When I finished my studies in Moncada, I decided to enter the novitiate in Salamanca. I had the grace of being with Father Rafael Arumí—may he rest in peace—who was at that time the novice instructor. He helped me a great deal in my relationship with God. We often spoke about prayer. Sometimes I thought that prayer wasn’t for me but only for holy and pious souls, but at the same time I felt within me the Lord’s invitation to do my part, and Father Arumí knew how to be patient with me. In the following years the practical and realistic hand of Father Antonio León and later of Father Jesús María Delgado helped me a lot.

I loved being close to the Pope

In Rome I studied philosophy. I loved being close to the Pope, the cardinals, and the bishops. I liked it when they came to celebrate Mass or give a talk, and I liked to go to different events with the Pope. I really learned to love the Church.

Afterwards I went to Mexico to help out as a dean of discipline of the middle school of CEYCA, and later as a teacher of Catholic formation for the boys in middle school and high school. Each week I gave 24 hours of classes, and I corrected 500 tests every month. In Mexico I had the grace to share meals with our founder. He always had time to listen to us. At one lunch, thanks to a conversation with him, I understood the important role of informing people’s consciences, especially in my case with the boys in the classes I taught. In those years I also understood that each person is different and has his or her moments. You have to know how to interpret what the boys wanted to tell you, why they made certain comments, and later see how to help them in their concrete situation. I don’t think I always achieved the objective, but thanks to God with some I did, and I am still in contact with them to help them. Years later I returned to Mexico for a year to lend a hand with the youth groups in San Luis Potosí.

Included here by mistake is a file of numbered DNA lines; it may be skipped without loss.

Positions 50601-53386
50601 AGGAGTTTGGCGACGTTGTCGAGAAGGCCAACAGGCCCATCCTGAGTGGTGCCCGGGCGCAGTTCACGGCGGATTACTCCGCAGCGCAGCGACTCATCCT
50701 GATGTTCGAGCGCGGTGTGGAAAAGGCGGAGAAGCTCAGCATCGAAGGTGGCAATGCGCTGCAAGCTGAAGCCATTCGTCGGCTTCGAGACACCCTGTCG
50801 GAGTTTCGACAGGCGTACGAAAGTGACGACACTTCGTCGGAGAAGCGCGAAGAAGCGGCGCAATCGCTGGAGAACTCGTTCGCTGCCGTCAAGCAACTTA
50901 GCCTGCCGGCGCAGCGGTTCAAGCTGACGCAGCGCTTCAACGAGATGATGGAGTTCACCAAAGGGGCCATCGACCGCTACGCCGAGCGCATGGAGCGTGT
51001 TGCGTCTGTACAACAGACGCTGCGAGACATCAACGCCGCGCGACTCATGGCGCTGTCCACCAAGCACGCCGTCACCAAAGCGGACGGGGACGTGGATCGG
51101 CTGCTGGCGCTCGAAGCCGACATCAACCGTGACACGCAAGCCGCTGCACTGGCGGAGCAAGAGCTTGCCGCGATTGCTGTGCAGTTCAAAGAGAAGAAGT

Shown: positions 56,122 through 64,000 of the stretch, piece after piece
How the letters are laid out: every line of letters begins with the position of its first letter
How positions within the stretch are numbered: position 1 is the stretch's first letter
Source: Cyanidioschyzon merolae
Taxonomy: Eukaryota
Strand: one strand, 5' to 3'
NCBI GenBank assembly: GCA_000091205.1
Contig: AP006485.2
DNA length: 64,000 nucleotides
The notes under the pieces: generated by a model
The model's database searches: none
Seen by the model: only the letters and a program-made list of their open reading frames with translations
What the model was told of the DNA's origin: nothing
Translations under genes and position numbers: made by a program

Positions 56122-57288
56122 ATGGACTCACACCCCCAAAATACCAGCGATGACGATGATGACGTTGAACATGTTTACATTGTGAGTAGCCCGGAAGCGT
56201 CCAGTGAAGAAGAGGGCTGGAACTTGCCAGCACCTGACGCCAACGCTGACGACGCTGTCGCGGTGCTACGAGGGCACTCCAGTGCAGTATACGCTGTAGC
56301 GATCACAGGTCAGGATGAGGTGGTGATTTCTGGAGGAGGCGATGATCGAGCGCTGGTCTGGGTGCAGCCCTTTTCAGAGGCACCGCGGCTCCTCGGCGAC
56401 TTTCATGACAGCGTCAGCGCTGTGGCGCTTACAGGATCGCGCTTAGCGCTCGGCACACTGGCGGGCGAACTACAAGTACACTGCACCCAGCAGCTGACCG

My last period before ordination took place in Rome. I saw that the priesthood was constantly approaching and that I had to form myself better, that I had to put the pedal to the metal. What you are going to live in the future cannot be improvised.

Thanks, Lord

I have two aunts that are cloistered nuns of the Order of St. Clare, in Vivar del Cid. When I was little I used to visit them with my family. I have a lot to thank them for because from the time I entered the apostolic school, they have prayed for me and have always been devoted to my vocation. I think God heard the prayer of my aunts and of their whole community for the good of my vocation. How much good the cloistered nuns do for the whole world!

It has been 19 years since I left home to go to the apostolic school… I want to end this story by giving thanks to God and inviting whoever reads this not to be afraid of God. Sometimes it seems like the Lord asks us for things that are out of our reach, but I believe you just have to look at him nailed to the cross and judge whether he did a lot or a little out of love for us… Let us try to follow his example of love for our neighbors! God bless you!

Father Bonifacio Cuesta was born in Burgos on August 10, 1978. He attended the Circle Catholic Elementary School in Burgos. In 1989 he entered the apostolic school of the Legion of Christ in Ontaneda, Cantabria (Spain). From there he went to the congregation’s apostolic school in Moncada, Valencia (Spain). He did his novitiate and humanities studies in Salamanca (Spain). He has a licentiate in philosophy from the Pontifical Atheneum Regina Apostolorum in Rome. He was a formation instructor and religion teacher in the CEYCA school in Mexico City. He has collaborated in clubs and youth groups in San Luis Potosí (Mexico). He is currently studying for a licentiate in theology in Rome.

Translation of the vocation story published in the book "Vivir para Cristo"